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Possessed by Elif Batuman

In Uncategorized on May 19, 2010 at 1:36 pm
Cover of "The Possessed: Adventures with ...

Cover via Amazon

It was love at first paragraph.

“In Thomas Mann’s Magic Mountain, a young man named Hans Castorp arrives at a Swiss sanatorium to visit his tubercular cousin for three weeks. Although Castorp himself does not have tuberculosis, he somehow ends up staying in that sanatorium for seven years. The plot of The Magic Mountain mirrors the history of its composition: Mann set out to write a short story, but ended up producing a 1,200-page novel. Despite the novel’s complexity, its central question is very simple: How does someone who doesn’t actually have tuberculosis end up spending seven years at a tuberculosis sanatorium? I often ask myself a similar question: How does someone with no real academic aspirations end up spending seven years in suburban California studying the form of the Russian novel?”

So, begins Elif Batuman’s The Possessed.

It’s a magical book, a testament of love to reading, to writing, to dreaming. At its heart are essays Batuman has written including her tale for Harper’s about Tolstoy and her first, glorious essay for n + 1, which brought together Isaac Babel and King Kong.

Subtitled, Adventures with Russian Books and the People who Them, Batuman’s book is part travelogue, part dissertation about a million parts just wonderful celebration of reading and knowledge.

It’s “ostensibly about her favorite Russians but is actually about a million other things: grad school, literary theory, translation, biography, love affairs, the making of “King Kong,” working for the Let’s Go travel guidebook series, songs by the Smiths, even how to choose a nice watermelon in Uzbekistan,” Dwight Garner wrote in The New York Times where he called the book “funny and melancholy… Crucially and fundamentally, it is also an examination of this question: How do we bring our lives closer to our favorite books?”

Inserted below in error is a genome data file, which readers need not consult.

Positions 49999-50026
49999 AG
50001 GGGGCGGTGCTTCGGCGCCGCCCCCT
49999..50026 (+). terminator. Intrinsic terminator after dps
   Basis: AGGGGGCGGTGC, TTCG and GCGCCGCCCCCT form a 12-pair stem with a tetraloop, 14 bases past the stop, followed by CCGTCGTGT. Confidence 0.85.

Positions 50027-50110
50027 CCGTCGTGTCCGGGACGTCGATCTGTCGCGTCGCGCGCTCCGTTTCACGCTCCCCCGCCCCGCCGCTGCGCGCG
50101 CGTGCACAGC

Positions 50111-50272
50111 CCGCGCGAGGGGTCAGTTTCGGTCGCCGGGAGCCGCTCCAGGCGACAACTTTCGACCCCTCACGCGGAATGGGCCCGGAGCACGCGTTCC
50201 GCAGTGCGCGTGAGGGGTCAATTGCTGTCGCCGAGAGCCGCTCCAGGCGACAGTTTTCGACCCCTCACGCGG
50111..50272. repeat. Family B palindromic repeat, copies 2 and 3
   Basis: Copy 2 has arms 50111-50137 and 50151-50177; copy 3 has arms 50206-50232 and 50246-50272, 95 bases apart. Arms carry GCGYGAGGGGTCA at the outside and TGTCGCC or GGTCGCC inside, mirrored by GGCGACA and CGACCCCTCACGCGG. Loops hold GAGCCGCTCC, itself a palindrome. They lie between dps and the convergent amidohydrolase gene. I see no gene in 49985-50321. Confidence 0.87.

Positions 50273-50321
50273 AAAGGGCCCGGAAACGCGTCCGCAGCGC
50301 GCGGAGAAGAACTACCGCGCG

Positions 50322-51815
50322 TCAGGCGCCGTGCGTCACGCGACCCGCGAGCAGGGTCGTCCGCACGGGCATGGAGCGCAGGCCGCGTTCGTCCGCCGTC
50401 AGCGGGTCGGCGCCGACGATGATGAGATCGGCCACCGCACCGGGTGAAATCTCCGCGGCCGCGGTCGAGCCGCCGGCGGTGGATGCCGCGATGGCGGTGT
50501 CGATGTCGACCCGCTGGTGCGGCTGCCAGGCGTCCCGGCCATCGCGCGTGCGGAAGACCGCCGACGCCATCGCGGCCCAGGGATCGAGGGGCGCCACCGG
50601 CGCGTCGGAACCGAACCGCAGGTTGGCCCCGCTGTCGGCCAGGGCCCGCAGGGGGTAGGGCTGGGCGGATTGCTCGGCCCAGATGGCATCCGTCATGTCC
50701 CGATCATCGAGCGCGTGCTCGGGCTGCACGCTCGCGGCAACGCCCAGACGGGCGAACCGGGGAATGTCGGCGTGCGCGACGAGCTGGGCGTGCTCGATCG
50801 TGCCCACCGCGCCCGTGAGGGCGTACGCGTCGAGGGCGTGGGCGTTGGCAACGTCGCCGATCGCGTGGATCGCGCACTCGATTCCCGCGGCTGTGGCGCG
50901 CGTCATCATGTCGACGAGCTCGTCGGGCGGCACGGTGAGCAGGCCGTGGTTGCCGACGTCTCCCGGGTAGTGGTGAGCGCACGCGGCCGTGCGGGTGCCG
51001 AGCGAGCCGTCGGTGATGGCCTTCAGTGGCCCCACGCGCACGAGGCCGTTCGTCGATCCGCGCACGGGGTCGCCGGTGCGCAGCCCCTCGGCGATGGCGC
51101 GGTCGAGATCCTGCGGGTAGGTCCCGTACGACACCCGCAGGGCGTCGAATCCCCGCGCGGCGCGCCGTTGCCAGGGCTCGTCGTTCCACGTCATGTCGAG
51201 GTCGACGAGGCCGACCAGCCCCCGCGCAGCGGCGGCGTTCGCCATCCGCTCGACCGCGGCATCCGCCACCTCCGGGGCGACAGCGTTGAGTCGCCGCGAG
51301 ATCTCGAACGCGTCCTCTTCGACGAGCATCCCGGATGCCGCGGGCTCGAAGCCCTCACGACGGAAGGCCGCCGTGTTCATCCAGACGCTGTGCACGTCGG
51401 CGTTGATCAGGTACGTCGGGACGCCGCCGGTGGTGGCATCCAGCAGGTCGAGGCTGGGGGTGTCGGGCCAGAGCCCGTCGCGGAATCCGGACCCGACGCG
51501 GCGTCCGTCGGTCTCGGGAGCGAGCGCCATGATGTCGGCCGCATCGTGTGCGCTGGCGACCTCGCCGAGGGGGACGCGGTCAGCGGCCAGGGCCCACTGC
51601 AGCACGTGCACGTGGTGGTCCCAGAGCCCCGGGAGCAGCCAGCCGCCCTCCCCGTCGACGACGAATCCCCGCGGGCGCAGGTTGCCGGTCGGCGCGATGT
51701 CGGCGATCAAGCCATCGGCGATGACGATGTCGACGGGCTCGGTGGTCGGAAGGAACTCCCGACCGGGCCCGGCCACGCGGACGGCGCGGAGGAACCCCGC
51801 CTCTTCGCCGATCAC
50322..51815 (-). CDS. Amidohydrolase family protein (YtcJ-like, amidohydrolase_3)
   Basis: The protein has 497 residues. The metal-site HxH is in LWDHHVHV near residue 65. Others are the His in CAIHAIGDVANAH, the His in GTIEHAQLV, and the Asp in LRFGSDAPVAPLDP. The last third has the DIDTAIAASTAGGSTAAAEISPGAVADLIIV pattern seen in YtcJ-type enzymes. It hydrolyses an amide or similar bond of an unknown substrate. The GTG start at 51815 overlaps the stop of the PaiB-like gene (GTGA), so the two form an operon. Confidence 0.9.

As for the funny…

“Every morning I called Aeroflot to ask about my suitcase,” she writes. “‘Oh, it’s you,’ sighed the clerk. ‘Yes, I have our request right here…. When we find the suitcase we will send it to you. In the meantime, are you familiar with our Russian phrase resignation of the soul?'”

Writing in Slate, under the headline — A Comedian in the Academy, Who knew studying Russian literature could be so funny? — Adam Kirsch calls the book a “smartly comic new memoir.”

I read the book very fast the first time, swept up in Batuman’s romance with words and belief in their power.

“While it is true that, as Tolstoy observed, every unhappy family is unhappy in its own way, and everyone on planet Earth, vale of tears that it is, is certainly entitled to the specificity of his or her suffering, one nonetheless likes to think that literature has the power to render comprehensible different kinds of unhappiness. If it can’t do that, what’s it good for?”

And then I read the book again, slowly, patiently, a few pages here, a few paragraphs there, wanting to savor, enjoy, learn.

“If I could start over today, I would choose literature again. If the answers exist in the world or in the universe, I still think that’s where we’re going to find them.”

I know I am far from the first writer to sing Batuman’s praises. I’m not even the first or second here at True/Slant.

Still. I just want to say that I think everyone should buy Batuman’s book — even if you don’t like or don’t think you like Russian literature — and read more of her work.

Most importantly, though. I think everyone should read. Whenever you can, wherever you can.

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